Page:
- Don't delve too far into the boring stuff. Detailed histories, highly detailed explanations, and other extensive bits are too much to read all at once. As a general rule, if you're bored writing it, chances are your reader is going to get bored with it too.
- If you're writing about a particular item, technique, or feature, don't forget to relate everything back to the reader. Remember, it isn't about you; it's about them. Add value to their lives and they'll remember it.
- Don't get all markety and pitchy while writing. Your target audience has already demonstrated some trust in you by downloading the white paper. All you have to do is tell the story. If you forget all about selling, you'll connect far more easily with the reader and he'll be more willing to buy from you when he's finished (unless, of course, your white paper really does suck beyond repair).
- Don't assume too much and be sure to explain concepts thoroughly before moving on. If you assume your audience knows about a particular process, and they don't, the effects are devastating. Industry jargon and phrases are important, but not as easily understood, so you'll want to be careful. If you find that there are a lot of terms you need to explain, or a number of terms that people may or may not know, you might even consider adding a glossary section to your paper. This also works well when speaking to a mixed audience with various levels of industry familiarity.
- Make sure you explain and label any visuals such as graphs clearly. You'll find this works best for everyone and you're readers will gain a higher understanding of the topic. If you need to, don't be afraid to assign the image a number and explain it further elsewhere on the page.
5. Choose a Title, Craft a Summary, and Add an Introduction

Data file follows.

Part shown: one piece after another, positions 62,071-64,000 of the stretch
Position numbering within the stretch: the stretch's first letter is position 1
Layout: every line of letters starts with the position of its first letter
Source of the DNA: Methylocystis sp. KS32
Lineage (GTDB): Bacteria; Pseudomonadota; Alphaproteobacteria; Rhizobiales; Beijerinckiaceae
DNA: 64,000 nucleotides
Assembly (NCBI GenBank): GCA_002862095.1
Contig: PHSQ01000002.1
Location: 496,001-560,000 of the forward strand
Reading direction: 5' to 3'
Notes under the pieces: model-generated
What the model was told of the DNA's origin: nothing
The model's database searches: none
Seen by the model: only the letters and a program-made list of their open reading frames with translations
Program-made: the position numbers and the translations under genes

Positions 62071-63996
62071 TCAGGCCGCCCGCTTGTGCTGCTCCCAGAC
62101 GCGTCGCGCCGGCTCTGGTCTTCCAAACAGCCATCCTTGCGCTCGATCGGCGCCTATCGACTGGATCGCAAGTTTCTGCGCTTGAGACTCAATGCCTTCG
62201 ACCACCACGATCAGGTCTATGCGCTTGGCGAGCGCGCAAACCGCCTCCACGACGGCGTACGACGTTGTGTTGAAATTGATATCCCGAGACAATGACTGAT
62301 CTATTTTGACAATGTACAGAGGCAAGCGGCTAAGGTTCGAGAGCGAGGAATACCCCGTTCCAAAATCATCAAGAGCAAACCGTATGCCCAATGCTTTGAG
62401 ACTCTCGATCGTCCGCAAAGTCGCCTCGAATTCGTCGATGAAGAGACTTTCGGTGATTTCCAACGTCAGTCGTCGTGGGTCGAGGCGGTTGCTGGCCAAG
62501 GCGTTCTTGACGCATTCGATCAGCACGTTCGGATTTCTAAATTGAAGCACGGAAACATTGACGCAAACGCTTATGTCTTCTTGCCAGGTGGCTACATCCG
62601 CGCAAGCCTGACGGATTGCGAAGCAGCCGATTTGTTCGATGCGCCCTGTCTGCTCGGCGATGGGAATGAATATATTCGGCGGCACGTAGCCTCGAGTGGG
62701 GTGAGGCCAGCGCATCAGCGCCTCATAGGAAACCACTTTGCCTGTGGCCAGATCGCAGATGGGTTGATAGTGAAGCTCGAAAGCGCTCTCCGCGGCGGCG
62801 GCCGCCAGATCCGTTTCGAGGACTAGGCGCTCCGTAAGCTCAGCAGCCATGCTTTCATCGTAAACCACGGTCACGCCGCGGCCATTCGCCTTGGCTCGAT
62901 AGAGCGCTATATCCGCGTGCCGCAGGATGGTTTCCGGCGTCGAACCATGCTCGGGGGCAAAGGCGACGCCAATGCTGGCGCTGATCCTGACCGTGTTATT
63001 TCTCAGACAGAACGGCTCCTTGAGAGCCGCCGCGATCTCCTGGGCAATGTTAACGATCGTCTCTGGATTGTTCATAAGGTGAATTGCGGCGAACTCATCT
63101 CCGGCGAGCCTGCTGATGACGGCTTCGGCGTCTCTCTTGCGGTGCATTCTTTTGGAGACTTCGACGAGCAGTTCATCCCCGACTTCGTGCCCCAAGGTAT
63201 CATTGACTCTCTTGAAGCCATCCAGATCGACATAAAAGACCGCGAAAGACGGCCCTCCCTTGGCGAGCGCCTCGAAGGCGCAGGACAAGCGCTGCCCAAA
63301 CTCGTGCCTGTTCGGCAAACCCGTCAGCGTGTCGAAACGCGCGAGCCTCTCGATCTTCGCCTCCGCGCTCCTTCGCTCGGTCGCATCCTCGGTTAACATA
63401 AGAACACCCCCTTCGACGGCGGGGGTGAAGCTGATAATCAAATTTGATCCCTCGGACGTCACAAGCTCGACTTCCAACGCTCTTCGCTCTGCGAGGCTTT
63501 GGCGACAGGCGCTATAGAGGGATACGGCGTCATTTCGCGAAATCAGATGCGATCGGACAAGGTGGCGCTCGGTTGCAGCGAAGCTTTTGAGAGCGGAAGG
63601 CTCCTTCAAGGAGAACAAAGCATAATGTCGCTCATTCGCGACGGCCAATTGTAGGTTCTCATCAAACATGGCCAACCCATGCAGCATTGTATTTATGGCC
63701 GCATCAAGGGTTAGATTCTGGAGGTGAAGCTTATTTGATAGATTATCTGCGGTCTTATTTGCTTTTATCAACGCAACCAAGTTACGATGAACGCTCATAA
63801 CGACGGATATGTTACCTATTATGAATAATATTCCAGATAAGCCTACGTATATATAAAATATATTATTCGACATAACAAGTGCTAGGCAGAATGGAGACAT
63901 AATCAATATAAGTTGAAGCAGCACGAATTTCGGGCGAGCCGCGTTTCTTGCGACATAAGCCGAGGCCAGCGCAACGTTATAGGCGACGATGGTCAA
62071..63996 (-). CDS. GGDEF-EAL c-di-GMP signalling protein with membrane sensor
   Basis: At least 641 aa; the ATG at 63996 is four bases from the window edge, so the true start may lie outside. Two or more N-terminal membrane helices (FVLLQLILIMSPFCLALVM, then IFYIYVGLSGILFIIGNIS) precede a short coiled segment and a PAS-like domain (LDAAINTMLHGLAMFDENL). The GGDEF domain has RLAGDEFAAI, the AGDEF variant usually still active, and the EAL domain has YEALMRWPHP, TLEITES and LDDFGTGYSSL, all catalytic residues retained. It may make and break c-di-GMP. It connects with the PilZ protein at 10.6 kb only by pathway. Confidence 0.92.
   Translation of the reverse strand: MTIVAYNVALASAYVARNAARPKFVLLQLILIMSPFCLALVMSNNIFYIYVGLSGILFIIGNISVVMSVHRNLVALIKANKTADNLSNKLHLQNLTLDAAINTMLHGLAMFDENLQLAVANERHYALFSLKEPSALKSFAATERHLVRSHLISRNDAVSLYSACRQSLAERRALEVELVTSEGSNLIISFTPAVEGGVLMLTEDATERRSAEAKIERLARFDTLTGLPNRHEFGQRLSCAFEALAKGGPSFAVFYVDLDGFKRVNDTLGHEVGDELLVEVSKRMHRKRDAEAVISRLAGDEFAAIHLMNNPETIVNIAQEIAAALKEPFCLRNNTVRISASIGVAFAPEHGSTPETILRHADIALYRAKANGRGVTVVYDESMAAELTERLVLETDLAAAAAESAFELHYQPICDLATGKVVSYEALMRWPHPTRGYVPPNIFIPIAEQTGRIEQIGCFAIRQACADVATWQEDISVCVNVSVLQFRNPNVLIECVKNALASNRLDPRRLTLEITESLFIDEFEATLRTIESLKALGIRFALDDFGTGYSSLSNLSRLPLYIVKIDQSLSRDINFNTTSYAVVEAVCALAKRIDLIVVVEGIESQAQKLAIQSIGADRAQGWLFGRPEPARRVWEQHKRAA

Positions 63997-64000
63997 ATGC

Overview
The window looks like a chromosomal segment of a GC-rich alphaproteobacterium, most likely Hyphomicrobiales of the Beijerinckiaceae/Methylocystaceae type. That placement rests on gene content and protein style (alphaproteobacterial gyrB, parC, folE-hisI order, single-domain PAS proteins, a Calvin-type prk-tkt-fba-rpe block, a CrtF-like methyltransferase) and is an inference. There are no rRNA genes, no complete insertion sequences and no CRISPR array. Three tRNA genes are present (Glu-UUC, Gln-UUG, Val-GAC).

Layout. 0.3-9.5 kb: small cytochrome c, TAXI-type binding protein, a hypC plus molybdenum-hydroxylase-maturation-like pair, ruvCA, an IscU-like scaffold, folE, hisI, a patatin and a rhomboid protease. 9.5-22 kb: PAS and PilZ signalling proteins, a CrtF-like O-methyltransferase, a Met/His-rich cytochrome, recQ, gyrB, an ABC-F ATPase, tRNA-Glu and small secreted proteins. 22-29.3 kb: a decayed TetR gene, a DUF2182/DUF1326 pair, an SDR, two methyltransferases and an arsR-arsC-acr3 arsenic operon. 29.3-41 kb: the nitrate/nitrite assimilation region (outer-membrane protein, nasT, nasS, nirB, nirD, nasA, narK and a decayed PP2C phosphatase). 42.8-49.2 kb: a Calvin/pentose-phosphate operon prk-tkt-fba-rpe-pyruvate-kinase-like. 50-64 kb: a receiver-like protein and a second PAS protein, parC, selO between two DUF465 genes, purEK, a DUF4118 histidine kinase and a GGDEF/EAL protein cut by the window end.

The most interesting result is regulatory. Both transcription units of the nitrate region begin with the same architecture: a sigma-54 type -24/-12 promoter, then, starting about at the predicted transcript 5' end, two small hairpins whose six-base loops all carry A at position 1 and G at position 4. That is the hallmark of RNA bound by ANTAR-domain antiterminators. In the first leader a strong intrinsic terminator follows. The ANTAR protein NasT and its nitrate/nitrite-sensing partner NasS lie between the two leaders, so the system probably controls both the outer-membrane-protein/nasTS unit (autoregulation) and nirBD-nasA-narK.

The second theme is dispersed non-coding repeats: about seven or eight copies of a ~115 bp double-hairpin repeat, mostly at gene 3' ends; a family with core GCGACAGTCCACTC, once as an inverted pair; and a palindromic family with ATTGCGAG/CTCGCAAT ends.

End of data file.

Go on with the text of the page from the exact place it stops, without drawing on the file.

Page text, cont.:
Once you've written everything out, you have a clear idea of where the white paper is going and will be quite familiar with the contents of the piece. This will make it much easier for you to choose a title and create a summary.
It is also time for you to decide how you'll introduce everything to your reader (and use the questions you listed earlier). You can do this before you write the body of the white paper, but I find it far too difficult to come up with anything of quality at this point and often have to rewrite the entire thing. When I write this part last, however, I'm familiar enough with the subject that writing these elements becomes effortless.
6. Edit, Edit, Edit
You'll want to make a series of edits before calling the writing portion of your white paper complete. It doesn't particularly matter what order you do each edit in, so long as you edit for each thing separately…don't expect to catch everything all in one pass because you'll never do it.
First, I check grammar, spelling and punctuation. Why? So that when I do the rest of the edits, I'm not stopping to fix the stupid stuff. It also means that I'll have less chance of missing anything simple like that because there will be less of them to wade through (you'd hope, anyway). With the second edit, you want to remove absolutely any content that doesn't answer the questions you chose at the start. The third edit should be for flow, and a fourth and final look over should ensure everything's perfect.